“The scope of work often includes upgrades to the public areas and guest cabins, as well as stabilizer maintenance in addition to the more standard machinery and hull treatment work,” said Dr. Ralph Petersen, managing director of Blohm+Voss.
Petersen was tight-lipped on potential projects in 2019, noting the bookings were not yet official, according to the 2019 Drydocking and Refurbishment Report by Cruise Industry News.
Blohm+Voss has traditionally been among the go-to drydocks in Northern Europe for cruise jobs, located in Hamburg near a wide network of suppliers and contractors.
“Most of our clients plan anywhere between at least half a year to two years in advance,” Petersen said.
Typical refit periods last one to two weeks, and the trend is spending as little time at the yard as possible.
“One of the limiting factors is often the blasting and coating of a vessel, as well as the machinery overhaul, for example, stabilizers, thrusters and pods,” said Petersen. “That said, it is an enormous challenge for repair yards, especially in terms of logistics, to complete the required scope of work in time.”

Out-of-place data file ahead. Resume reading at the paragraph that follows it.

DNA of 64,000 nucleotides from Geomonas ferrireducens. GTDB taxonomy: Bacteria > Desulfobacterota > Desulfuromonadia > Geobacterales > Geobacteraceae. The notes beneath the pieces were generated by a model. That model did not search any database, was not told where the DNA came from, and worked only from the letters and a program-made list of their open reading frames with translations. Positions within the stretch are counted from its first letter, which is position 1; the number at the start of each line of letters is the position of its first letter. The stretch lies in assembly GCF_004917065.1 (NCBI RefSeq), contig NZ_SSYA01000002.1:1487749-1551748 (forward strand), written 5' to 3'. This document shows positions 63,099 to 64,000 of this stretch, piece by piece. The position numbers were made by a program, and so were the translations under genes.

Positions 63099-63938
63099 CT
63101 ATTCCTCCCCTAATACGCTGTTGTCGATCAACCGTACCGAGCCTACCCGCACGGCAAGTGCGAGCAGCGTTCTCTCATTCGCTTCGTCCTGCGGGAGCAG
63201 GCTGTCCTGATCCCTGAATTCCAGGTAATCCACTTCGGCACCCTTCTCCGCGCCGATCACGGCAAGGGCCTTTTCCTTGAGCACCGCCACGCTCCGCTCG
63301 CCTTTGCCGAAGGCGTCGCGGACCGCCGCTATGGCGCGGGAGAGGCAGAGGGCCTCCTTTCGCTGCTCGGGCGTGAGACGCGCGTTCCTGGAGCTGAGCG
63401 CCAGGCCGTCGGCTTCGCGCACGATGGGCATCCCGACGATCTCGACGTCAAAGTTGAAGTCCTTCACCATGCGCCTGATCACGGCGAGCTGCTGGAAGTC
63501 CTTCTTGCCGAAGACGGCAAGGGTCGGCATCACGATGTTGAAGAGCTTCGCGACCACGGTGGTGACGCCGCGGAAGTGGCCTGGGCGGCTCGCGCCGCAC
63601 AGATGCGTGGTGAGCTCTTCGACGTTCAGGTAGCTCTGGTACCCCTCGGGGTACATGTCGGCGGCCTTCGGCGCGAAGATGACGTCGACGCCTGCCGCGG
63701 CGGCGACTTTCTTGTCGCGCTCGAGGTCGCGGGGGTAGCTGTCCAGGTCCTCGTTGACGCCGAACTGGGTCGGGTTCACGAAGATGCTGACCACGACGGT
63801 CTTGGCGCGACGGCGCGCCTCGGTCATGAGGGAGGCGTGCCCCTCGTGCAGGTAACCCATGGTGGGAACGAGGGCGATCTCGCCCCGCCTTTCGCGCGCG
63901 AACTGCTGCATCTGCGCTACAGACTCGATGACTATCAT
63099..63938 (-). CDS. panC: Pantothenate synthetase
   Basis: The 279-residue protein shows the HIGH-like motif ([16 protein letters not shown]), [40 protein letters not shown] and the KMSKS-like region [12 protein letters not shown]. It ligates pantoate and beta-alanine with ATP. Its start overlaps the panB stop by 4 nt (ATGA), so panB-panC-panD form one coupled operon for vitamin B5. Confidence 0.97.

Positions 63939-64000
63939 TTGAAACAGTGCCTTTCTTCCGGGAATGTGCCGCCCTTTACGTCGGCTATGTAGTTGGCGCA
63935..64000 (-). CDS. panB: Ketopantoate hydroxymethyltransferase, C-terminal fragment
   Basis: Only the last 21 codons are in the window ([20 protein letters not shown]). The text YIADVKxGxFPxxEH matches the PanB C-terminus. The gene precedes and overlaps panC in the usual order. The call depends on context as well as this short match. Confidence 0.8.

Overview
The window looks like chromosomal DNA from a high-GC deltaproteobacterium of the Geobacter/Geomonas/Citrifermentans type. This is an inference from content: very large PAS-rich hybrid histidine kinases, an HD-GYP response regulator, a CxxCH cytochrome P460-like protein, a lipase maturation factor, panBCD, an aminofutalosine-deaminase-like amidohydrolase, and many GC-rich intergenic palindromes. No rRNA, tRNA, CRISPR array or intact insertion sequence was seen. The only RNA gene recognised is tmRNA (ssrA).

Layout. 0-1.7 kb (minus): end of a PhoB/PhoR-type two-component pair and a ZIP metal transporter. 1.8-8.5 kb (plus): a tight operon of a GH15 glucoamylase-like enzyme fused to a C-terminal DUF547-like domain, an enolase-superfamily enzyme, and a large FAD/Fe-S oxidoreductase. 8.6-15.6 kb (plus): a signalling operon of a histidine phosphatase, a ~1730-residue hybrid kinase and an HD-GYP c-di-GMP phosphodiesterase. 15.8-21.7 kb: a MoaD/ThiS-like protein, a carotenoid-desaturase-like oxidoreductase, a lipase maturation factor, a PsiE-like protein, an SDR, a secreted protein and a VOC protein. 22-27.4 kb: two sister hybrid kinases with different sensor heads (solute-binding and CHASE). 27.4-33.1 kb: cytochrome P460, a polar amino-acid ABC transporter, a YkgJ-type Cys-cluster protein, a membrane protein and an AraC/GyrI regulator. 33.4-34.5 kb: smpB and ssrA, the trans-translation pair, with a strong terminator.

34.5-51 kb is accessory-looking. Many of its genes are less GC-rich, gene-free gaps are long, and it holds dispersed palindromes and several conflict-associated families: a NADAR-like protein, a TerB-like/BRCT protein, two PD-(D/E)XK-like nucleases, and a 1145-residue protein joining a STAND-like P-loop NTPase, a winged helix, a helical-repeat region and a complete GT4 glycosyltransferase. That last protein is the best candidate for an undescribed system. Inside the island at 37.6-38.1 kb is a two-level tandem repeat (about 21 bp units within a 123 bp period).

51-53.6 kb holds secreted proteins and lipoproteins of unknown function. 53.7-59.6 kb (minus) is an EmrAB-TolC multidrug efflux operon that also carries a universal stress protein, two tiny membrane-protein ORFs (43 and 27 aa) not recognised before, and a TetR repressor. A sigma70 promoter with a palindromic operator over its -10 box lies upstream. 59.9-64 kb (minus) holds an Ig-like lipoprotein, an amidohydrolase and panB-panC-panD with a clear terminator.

Investments are coming thanks to parent company Luerssen, Petersen added.
“Depending on the demand for engineering work for the drydocking, planning starts up to one year or more in advance of the actual arrival of the vessel,” he said. “With the logistics and coordination effort becoming more and more relevant, good preparation is key to complete a project on time.”
Go inside the world of cruise ship drydocking and refurbishment with the 2019 Cruise Industry News Drydocking and Refurbishment Report, presenting a 100-page overview of the $3 billion annual cruise ship drydock and refit market including a full 2019, 2020, 2021 estimated drydocking scheduled based on available data and research.
The report offers interviews with key drydocking executives from cruise lines, suppliers and shipyards, as well as case studies, trend reports and much m